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South Korean President Sorry For Ferry Response
South Korea's president has apologised for her government's "insufficient" response to the ferry disaster.
While 204 people - most of them schoolchildren - have been confirmed dead, nearly 100 passengers are still missing after the Sewol sank on April 16.
President Park Geun-hye apologised at a Cabinet meeting, saying South Korea has "lost many precious lives because of the accident, and I am sorry to the public and am heavy hearted."
She insisted the government could not have prevented the accident but said: "The initial response and remedy were insufficient."
Ms Park's apology came after her prime minister's resignation amid continuing claims by relatives that the government did not do enough in the initial stages to try to rescue their loved ones.
The government has also been widely criticised over perceived corruption and lax safety standards that may have led to the disaster.
Meanwhile, divers are continuing to work through strong currents to try to recover the remaining victims.
They are mainly using their hands to feel for remaining bodies as they make their way through dark cabins, stairwells, storage rooms, lounges and restaurants of the submerged passenger ship.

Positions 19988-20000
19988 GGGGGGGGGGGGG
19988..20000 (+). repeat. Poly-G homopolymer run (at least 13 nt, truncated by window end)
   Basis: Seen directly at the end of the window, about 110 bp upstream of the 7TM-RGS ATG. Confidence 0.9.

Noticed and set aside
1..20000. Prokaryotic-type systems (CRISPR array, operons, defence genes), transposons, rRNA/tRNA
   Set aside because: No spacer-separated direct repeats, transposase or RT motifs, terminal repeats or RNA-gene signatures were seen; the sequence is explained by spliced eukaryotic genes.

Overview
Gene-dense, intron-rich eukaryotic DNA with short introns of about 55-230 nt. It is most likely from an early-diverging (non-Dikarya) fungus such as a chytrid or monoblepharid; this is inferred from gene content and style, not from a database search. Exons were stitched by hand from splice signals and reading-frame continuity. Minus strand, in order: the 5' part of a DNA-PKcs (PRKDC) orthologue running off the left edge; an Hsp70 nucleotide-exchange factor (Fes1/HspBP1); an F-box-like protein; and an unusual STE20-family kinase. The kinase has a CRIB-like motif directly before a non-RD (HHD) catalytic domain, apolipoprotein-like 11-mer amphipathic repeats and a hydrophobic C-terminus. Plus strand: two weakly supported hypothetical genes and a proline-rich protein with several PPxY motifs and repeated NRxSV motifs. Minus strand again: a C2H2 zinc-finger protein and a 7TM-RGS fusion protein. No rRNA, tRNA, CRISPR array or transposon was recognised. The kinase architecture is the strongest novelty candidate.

But the search is being hampered by strong currents swirling around the ferry and, once inside, divers have to deal with overturned furniture, mattresses and other debris floating in the murky, sediment-heavy waters.
Ms Park earlier visited Ansan, south of Seoul, where she paid respects at a memorial for the schoolchildren who died in the disaster.
Of the 476 people on board the ferry, 325 were students from the same high school in Ansan. Only 75 of them were rescued.
Media reports said the president listened to angry family members of victims for 10 minutes as they shouted at her and demanded an apology.
All 15 of the surviving crew responsible for sailing the ferry remain in custody, facing charges including negligence and abandoning passengers.
Investigators, meanwhile, are widening their inquiries into both the cause of the ship's sinking and emergency workers' initial response to the tragedy.
Prosecutors are investigating an exchange of calls between crew members of the sunken ferry and the offices of the owner, Chonghaejin Marine.
A number of crew members on the ferry spoke by phone about seven times with the owner's offices, prosecutors said, with the first call to the owner going through just six minutes after the ferry reported a distress call to a vessel traffic services centre.
Prosecutors are looking into what was the purpose of the calls.